In prescribing such a procedure, we can only presume that the legislature intended to place the whole administrative machinery into the well defined, orderly proceeding commonly applicable to such proceedings.
In Flick v. Gately, 328 Ill. App. 81, 65 N.E.2d 137, in commenting upon the hearing requirements before a zoning board of appeals, it was held:
"Inasmuch as no particular method of procedure for the conduct of hearings before the Board on appeal is provided for either in the Illinois Zoning Act (par. 73-1 to and including par. 73-10 Cities and Villages Act ch. 24, Ill. Rev. Stat. 1943 (Jones Ill. Stats. Ann. 21.2122 et seq.)) or in the zoning ordinance of the City of Chicago, its hearings must be governed by established rules of procedure applicable generally to administrative tribunals. In 42 Am. Juris. under the heading `Public Administrative Law', it is said in sec. 150, `The mere holding of a hearing does not justify administrative action required to be based on a hearing. The decision of the trier of the facts must be reached in accordance with the facts proved, and it must find adequate support in the evidence, formally introduced at the hearing, in all its essential elements.'"
In C. & E.I. Ry. Co. v. Commerce Commission, 341 Ill. 277, 173 N.E. 380, it was held that the making of findings (the determination of certain facts) by an administrative agency, necessitates the hearing of evidence with an opportunity to all parties to know of the evidence to be submitted or considered, to cross-examine witnesses, to inspect documents and to offer evidence in explanation or rebuttal.
It is axiomatic that the words of a statute will be construed in their ordinary sense and with the meaning commonly attributed to them unless such construction will defeat the manifest intention of the legislature.
In Braden v. Much, 403 Ill. 507, 87 N.E.2d 620, the court said:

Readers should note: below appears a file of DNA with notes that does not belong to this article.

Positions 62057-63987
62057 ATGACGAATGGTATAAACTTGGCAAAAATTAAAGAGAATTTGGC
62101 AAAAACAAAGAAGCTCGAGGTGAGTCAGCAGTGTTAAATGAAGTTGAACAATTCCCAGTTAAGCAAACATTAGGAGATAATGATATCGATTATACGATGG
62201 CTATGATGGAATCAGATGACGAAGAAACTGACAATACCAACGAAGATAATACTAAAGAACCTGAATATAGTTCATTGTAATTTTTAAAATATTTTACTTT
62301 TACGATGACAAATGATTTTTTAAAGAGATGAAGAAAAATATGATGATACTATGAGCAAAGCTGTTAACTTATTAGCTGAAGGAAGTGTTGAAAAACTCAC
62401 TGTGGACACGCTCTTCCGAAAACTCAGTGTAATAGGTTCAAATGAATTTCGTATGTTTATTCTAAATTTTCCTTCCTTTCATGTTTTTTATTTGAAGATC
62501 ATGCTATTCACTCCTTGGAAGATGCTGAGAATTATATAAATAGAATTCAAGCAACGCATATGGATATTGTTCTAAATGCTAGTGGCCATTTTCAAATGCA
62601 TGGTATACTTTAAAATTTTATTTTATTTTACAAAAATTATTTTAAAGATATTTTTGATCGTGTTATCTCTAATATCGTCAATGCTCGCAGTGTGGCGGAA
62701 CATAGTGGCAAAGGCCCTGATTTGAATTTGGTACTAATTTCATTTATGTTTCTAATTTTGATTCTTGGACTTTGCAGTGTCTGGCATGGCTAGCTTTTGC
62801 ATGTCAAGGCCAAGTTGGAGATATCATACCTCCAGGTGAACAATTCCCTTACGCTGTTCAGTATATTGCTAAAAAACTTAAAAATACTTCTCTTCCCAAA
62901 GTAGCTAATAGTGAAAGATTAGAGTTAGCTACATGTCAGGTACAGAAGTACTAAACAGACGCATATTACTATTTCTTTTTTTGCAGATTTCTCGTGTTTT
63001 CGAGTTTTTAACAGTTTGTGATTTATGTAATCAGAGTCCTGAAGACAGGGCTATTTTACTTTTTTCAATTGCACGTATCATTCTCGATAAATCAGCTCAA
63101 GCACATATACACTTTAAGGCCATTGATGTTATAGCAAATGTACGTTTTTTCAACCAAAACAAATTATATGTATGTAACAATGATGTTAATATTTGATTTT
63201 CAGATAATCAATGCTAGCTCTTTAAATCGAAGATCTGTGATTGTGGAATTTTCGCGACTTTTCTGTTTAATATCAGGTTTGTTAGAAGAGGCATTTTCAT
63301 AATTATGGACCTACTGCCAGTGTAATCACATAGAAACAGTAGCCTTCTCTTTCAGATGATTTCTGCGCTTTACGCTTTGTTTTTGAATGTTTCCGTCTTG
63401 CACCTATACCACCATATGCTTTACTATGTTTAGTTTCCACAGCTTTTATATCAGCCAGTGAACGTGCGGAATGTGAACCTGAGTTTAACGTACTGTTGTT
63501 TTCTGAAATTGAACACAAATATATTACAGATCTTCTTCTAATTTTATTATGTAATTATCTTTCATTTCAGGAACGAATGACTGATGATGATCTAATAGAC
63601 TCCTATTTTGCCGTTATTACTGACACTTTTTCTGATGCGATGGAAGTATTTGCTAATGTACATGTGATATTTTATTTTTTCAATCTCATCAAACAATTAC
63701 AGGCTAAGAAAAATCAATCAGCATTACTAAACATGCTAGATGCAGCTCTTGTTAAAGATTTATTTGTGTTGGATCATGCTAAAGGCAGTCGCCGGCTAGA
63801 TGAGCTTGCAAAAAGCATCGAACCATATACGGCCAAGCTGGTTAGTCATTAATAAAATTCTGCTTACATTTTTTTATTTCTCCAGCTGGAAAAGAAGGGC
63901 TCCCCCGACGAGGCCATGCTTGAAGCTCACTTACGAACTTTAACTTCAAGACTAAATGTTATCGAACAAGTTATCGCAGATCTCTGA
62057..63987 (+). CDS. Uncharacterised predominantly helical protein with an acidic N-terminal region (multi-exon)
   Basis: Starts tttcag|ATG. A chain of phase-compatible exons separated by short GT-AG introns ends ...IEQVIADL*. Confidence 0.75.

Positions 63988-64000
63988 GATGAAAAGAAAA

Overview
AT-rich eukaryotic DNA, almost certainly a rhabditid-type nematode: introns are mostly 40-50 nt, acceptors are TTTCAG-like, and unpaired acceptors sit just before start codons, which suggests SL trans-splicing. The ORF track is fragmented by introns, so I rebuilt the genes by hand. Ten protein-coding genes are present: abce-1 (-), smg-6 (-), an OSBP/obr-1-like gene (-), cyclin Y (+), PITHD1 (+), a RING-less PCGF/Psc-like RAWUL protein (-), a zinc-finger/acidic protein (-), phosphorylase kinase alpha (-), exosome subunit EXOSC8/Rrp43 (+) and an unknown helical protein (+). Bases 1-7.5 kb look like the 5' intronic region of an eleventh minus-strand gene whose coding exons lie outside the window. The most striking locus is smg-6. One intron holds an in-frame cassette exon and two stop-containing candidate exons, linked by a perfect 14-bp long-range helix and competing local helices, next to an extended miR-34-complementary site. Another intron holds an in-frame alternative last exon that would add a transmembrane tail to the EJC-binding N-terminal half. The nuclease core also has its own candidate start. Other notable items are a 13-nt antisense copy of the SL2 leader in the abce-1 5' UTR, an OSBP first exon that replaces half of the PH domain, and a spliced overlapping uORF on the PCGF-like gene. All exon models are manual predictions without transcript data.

"We have previously defined the words `public hearing' before any tribunal or body, by the accepted definitions of lexicographers and courts, to mean the right to appear and give evidence and also the right to hear and examine the witnesses whose testimony is presented by opposing parties. (Farmers' Elevator Co. v. Chicago, Rock Island and Pacific Railway Co., 266 Ill. 567, 573)"
In Jones v. Gregory, 48 Ill. App. 228, the Court held the term evidence included the statements of a witness under oath, documentary evidence and whatever might be otherwise inspected by the trier of facts. (Emphasis supplied.)
A careful review of the record in this case does not indicate that there was a "hearing" within the above definitions. On the contrary, there was only a meeting of the Board of School Trustees wherein a parade of proponents and opponents to the petition stated their wishes. These persons were not under oath. They were not subject to cross-examination that can be so helpful in ascertaining fact not mere opinion. The hearing here is a statutory hearing wherein the term "hearing" must mean orderly proceeding. The term "evidence" must refer to the commonly accepted definition of that word. The procedure here is not in keeping with either.
The absence of statutory authority for the board, its members or officers, to administer oaths to witnesses, does not negate the possibility of having witnesses sworn. If the witnesses are not sworn, the reasons for cross-examination are more compelling.
Since the filing of the petition for detachment in this case, the statute under which these proceedings were instituted, has been changed by amendment by the legislature. The statute now requires the concurrent action of the County Board of School Trustees of both the annexing and detaching districts, where the territory, as in this case, lies within two counties. The statute as amended now requires the petition to be originally filed with the County Board of School Trustees of the detaching district with the hearing to be initially conducted by that board. The amendments concern procedural matters and in view of the changes made it would not be possible for this court to direct a rehearing on the petition as originally filed.
Accordingly the order of the Circuit Court of Vermilion county is reversed.
REYNOLDS, P.J. and CARROLL, J., concur.